At Thanksgiving time I think of people who deserve a thank you. These are people who came into my life and left a gift, and then went their way while I went mine.
This year I’m thinking of John A. Richardson. Here’s why.
One Saturday morning when I was 8, my grandmother died. She had lived with us, my mother’s mom. She did all the cooking, slept in the back room of our little house, offered her lap when we watched TV at night.
Her sudden and unexpected death was a blow to me, and not just seeing her dead in her bed, but the tumultuous disruption it brought to the gentle security of home. My mother was nearly hysterical with tears and anguish and cries of disbelief. My dad tried to console her, but she pushed him away, leaving him helpless, not knowing what to do.
And I — my world shaken — stood watch in a corner, unattended, untethered, afraid.
Our parish priest came by cab. His presence in our home felt weird. And when he explained that, yes, the sacrament of extreme unction would “take,” that she had not been dead that long, her soul was still around, well, that felt weird too.
I was there when they carted out the body and there when my parents went away. They had to go to the funeral home, they said; they wouldn’t be gone long. My sister had been sent to a friend’s. I was left there in the house, and what had been a cozy home on a typical Saturday cartoony morning was now a scary, foreign land. But I’d be OK, my parents assured me, tears and pain in their eyes. John Richardson was here; he’d take care of me.
I hardly knew John Richardson. He was my parents’ age, was their friend.
But that afternoon, wearing dress slacks and a starched white shirt, he sat on the floor with me and played with my Lincoln Logs and little red plastic bricks that snapped into place like old-fashion Legos. We built little wood cabins and little brick houses for my toy soldiers. He built them with me, too, and made suggestions, asked my advice, and set up the soldiers, the cowboys and Indians. He was on the floor with me as if he were just a kid himself. And he talked to me and made me smile and his presence brought comfort into our imaginary play.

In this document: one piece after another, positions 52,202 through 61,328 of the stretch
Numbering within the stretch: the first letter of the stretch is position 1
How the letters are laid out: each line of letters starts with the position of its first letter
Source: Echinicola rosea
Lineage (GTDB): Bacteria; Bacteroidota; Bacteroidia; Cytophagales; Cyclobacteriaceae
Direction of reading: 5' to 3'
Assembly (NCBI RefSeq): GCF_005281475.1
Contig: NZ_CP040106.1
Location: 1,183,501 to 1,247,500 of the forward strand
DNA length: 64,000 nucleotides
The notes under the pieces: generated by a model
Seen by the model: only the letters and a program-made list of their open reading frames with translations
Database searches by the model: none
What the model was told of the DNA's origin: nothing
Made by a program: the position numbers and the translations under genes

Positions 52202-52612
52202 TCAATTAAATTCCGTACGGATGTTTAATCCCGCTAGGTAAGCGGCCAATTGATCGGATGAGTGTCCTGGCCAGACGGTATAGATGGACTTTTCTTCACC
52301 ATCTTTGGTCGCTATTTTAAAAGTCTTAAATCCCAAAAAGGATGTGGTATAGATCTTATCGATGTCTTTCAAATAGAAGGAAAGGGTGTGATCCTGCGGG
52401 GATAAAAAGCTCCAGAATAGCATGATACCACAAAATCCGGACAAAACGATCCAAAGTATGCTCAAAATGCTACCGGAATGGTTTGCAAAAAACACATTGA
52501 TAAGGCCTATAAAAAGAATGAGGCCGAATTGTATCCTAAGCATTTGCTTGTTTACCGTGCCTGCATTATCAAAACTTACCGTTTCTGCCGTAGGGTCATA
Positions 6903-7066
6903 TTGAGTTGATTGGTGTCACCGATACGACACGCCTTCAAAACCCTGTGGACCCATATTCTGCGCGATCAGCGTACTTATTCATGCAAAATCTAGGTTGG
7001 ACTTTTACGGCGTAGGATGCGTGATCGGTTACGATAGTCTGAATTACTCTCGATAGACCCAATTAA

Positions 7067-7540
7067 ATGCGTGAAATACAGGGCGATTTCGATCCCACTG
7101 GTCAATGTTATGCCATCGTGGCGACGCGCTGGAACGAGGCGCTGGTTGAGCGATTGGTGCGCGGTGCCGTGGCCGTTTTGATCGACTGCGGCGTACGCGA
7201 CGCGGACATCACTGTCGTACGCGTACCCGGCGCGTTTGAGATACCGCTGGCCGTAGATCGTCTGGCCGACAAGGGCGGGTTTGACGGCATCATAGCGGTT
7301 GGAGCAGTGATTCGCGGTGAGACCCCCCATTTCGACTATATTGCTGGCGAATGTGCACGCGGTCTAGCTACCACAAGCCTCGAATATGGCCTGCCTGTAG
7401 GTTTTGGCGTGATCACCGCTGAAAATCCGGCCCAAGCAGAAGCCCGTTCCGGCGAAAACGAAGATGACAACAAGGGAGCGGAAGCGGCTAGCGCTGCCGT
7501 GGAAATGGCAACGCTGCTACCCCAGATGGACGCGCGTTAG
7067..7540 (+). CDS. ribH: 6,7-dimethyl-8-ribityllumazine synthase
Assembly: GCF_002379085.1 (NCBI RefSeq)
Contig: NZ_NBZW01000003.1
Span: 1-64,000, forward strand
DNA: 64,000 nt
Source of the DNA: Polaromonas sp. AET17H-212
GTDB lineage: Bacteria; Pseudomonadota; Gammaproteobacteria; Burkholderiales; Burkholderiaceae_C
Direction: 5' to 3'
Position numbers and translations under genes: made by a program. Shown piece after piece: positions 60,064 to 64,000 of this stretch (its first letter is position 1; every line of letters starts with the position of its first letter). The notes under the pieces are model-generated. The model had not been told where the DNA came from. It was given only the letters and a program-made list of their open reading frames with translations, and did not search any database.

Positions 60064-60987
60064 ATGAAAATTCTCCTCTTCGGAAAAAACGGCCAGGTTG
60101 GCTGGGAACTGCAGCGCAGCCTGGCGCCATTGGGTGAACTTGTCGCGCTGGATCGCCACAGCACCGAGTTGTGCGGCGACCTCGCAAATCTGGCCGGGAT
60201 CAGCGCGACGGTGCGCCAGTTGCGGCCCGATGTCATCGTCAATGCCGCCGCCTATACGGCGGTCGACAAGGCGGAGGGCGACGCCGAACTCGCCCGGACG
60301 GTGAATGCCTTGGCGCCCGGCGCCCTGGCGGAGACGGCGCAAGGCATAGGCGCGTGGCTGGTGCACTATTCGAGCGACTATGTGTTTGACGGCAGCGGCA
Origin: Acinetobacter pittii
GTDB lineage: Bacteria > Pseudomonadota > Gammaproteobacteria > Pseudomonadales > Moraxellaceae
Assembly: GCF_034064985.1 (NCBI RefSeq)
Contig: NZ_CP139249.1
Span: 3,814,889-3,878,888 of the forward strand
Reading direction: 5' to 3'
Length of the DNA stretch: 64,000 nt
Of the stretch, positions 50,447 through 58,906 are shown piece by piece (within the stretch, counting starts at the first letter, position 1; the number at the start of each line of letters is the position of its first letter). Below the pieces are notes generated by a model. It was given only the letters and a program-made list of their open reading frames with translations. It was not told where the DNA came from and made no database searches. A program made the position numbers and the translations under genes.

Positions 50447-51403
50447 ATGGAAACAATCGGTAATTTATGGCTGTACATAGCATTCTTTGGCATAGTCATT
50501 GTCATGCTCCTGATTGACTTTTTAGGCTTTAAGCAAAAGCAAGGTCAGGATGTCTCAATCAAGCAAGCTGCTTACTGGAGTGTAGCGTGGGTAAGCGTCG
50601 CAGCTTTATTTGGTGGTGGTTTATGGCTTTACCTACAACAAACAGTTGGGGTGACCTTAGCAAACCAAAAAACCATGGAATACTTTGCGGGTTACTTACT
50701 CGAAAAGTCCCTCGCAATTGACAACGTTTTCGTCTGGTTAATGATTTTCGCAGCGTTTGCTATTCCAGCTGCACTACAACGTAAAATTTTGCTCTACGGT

I still have that mental image of him smiling at me from that day 56 years ago.
If that is all he would have done for me, I would remember gratefully his soothing and steadying manner in that watershed day of my little-boy life.
But I will also remember John Richardson for a single comment he made — just something he said one time, that was equally significant to my teenage self.
John Richardson had lived next door to my mom when they were kids on Mildred Street in Shreveport, Louisiana. He grew up to be a prominent lawyer, the district attorney for years and years, and a widely respected civic leader.
My dad was an accountant and, when I was 17, he could be an embarrassment to me. He knew little about sports, did not fish or hunt, fix cars or build additions on our home. He was more of a background presence, politely and passively yielding to his wife, awkward in social situations, dutiful at work and church, a good man perhaps but not especially strong or heroic, funny or as interesting as others fathers I knew. He had served in World War II but had not seen combat, had only been a supply sergeant in India. He was not what I — at 17 — thought I wanted in a father.
One night, for reasons too complicated but unimportant to recount here, John Richardson gave me a ride. Through the years he and I had only exchanged cordial hellos at occasional social gatherings. We had never really talked, and on this night we’d had no meaningful conversation. But as he made a final turn before dropping me off, he said, “You know Kerry, your father is the finest man I have ever known.”
I was struck dumb. And the fact that it came from a man as prominent and as respected as John Richardson made an impact that forever changed the way I thought of my father, the way I looked at him from then on.
It proved to be another turning point in my young life.
I doubt John Richardson would remember either of these episodes — small, inconsequential acts in a life lived long and well. But I have remembered both all these years. One brought some normalcy to a little boy’s traumatic day. The other — a one-sentence appraisal of my dad — was a gift that I never spoke of but carried with me till the day he died.
Kerry Temple ’74 is editor of this magazine.